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From One Generation to the Next: It’s NexGen’s turn to accept the legacies of the founding generation

It was a scenic summer day
in mountainous Estes Park, Colorado. Cheery puns and intermittent aging jokes added a jovial air to the deep-standing bond that defined the mood of the room. We gathered around long tables; there was work to be done.

More than 30 years ago, some of those same dedicated planners who gathered recently in Estes Park began an annual conference, known then and still today as “Retreat.” FPA Retreat has changed shape, but through the years it has championed a purpose to share knowledge and wisdom; to refine the “art” of financial planning; and to be together as a community, for the profession and for ourselves.

This most recent gathering reunited the founders of Retreat who have known each other for decades and have each had a long and successful career as a CFP® practitioner. The 32 attendees included six P. Kemp Fain Jr. Award winners and 13 past presidents of FPA, NAPFA, CFP Board, or FPA’s predecessor organizations, the ICFP and IAFP. The purpose of this reunion: to focus what has been accomplished and learned over the years and among the “Elders at Estes,” and assemble it in a powerful and useful way for the next generation of financial planners.

This is where I came in. As a member of the FPA NexGen community, my role at this Retreat reunion was to collect and deliver the takeaways from one generation to the next.

The first, and perhaps most important, takeaway is a communal love for the profession combined with earnest intentions to support each other’s success—both with clients, and on our personal journeys. I mention this first because I believe it is the undercurrent of the craftsmanship in financial planning. Graciously, I see it matched by our NexGen community.

Over two days we attended four sessions, focusing on the art of financial planning, succession planning, finishing well, and legacy. Here are my takeaways:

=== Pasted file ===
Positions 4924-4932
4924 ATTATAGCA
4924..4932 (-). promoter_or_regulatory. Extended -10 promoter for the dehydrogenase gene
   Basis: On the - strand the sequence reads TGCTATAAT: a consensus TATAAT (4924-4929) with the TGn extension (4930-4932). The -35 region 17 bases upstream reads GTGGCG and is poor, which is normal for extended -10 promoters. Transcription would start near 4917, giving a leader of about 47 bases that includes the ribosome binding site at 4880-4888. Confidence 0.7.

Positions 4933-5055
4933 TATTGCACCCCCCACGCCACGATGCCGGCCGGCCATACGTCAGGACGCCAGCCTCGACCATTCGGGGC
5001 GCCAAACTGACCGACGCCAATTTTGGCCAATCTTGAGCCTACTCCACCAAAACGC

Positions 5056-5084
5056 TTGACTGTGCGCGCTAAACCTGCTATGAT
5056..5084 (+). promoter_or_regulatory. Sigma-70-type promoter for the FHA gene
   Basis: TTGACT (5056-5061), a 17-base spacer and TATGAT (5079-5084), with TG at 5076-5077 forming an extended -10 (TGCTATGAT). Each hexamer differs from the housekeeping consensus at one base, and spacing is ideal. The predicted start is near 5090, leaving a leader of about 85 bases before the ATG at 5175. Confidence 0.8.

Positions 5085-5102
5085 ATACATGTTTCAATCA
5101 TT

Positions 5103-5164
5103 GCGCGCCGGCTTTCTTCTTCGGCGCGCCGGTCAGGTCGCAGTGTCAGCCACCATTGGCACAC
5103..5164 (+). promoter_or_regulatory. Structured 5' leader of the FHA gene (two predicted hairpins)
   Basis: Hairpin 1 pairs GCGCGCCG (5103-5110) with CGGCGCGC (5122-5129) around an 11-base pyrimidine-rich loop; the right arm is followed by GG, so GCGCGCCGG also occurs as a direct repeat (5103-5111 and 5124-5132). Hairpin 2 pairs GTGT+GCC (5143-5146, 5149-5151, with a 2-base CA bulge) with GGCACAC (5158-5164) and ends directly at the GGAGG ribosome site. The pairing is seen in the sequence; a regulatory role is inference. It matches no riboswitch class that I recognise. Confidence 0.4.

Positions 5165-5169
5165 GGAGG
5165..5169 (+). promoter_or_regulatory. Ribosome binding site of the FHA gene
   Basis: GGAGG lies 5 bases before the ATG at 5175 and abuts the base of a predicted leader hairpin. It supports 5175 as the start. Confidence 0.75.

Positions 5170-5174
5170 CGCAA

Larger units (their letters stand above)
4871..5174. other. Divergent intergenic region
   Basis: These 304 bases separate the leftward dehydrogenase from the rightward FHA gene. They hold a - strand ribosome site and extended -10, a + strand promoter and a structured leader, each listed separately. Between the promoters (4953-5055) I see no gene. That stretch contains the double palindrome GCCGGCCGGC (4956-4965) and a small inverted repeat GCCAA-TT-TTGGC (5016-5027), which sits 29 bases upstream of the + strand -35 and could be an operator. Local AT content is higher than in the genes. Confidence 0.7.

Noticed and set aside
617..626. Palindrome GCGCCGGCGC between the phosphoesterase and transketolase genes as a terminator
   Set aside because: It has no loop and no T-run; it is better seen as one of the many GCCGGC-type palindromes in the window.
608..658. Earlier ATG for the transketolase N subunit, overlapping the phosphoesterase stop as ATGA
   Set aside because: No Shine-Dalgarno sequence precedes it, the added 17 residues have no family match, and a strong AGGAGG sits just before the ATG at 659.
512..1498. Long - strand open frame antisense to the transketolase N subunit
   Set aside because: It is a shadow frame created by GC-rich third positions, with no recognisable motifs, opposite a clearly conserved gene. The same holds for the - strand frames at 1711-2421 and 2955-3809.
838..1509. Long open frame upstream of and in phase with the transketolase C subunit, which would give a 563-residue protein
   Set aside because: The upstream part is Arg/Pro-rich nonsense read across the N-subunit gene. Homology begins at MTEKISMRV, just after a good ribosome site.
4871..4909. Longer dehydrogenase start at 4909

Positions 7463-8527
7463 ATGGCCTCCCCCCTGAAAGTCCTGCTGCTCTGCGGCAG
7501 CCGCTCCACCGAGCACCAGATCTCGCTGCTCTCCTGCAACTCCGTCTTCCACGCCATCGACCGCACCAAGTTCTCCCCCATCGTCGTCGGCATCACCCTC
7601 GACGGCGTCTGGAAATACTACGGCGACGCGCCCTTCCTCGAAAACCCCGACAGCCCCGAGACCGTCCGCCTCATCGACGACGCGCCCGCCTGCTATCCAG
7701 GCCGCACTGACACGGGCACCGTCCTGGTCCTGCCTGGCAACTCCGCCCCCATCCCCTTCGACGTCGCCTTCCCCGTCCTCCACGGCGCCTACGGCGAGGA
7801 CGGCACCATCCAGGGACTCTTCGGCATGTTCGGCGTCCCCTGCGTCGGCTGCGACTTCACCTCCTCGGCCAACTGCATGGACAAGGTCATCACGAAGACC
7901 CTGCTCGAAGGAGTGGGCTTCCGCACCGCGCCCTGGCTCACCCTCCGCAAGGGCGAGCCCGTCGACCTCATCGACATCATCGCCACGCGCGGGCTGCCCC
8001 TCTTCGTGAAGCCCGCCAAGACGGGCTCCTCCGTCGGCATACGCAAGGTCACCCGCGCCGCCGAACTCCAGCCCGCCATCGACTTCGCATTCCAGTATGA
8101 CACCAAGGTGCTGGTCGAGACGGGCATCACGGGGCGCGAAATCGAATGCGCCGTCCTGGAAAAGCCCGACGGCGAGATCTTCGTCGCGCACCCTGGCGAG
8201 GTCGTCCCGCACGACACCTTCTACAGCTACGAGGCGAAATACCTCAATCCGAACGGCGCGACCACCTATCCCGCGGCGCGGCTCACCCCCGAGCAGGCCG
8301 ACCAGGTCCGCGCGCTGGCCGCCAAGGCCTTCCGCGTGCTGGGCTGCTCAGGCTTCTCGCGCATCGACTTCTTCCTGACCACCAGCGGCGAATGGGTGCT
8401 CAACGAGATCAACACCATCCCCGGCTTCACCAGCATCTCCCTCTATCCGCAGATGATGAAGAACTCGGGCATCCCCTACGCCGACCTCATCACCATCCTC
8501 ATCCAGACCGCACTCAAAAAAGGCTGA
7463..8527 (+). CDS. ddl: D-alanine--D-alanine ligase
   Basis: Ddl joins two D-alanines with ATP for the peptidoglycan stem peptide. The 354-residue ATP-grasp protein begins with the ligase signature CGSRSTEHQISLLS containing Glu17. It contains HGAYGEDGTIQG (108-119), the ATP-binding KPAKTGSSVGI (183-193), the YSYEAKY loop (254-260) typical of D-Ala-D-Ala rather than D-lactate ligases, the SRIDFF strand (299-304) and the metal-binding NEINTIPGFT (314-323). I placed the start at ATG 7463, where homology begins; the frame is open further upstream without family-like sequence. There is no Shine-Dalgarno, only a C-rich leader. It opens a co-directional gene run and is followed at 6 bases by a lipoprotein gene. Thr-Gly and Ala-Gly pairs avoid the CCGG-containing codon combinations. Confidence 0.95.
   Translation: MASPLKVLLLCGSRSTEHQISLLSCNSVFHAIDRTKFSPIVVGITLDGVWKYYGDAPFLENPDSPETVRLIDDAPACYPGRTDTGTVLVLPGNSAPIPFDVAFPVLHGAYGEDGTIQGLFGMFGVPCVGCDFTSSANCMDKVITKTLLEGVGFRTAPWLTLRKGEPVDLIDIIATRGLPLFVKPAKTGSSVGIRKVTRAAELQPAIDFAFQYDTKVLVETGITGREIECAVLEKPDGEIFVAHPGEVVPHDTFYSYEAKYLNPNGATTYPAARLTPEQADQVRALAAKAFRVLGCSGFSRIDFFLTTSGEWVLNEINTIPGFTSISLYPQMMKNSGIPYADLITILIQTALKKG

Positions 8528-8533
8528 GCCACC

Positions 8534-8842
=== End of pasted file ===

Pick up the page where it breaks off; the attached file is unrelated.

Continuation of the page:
The Art of Financial Planning

  • Financial planning is both a science and an art. The science is important, but formulaic. The art is, according to Alexandra Armstrong, in “guiding families through life experiences,” for better and for worse, with grace. This is the heart of financial planning.

Succession Planning

  • Living well is important but secondary to the impact of our work on clients’ lives.
  • Retiring is an opportunity to do something interesting besides financial planning.
  • NexGen planners need to take advantage of the work of the past generation, including teaching and learning opportunities inside firms, and multiple generations participating in NexGen events.

Finishing Well

  • Coming to the end of a planning career is a deeply important topic, both for planners themselves and the general public.
  • This is a raw topic. As leaders, it’s important to have our hearts in the right place.
  • Being that there is no accepted paradigm defining “success” in retirement, one needs to be created.
  • Masses of people are heading into retirement, and financial planners have a responsibility to interface with the public on this topic to support overall public health.

Personal Legacy

  • Legacy goes beyond money; it includes knowledge and wisdom.
  • We work so future generations can build upon, develop, and refine what we’ve done.
  • Maya Angelou perhaps said it best: “There is no greater agony than bearing an untold story inside you.”

With the Retreat reunion complete, it is now NexGen’s turn to accept the legacies of this founding generation, to accept the wisdom and knowledge, and to continue to develop and refine the financial planning profession.

This work is about people and about lives. In the words of our elders, we have a profound responsibility to support people in using money to navigate life’s experiences, for better or worse, with grace.

—Natalie P. Wagner, CFRC
VitalFinancials LLC
Denver, CO

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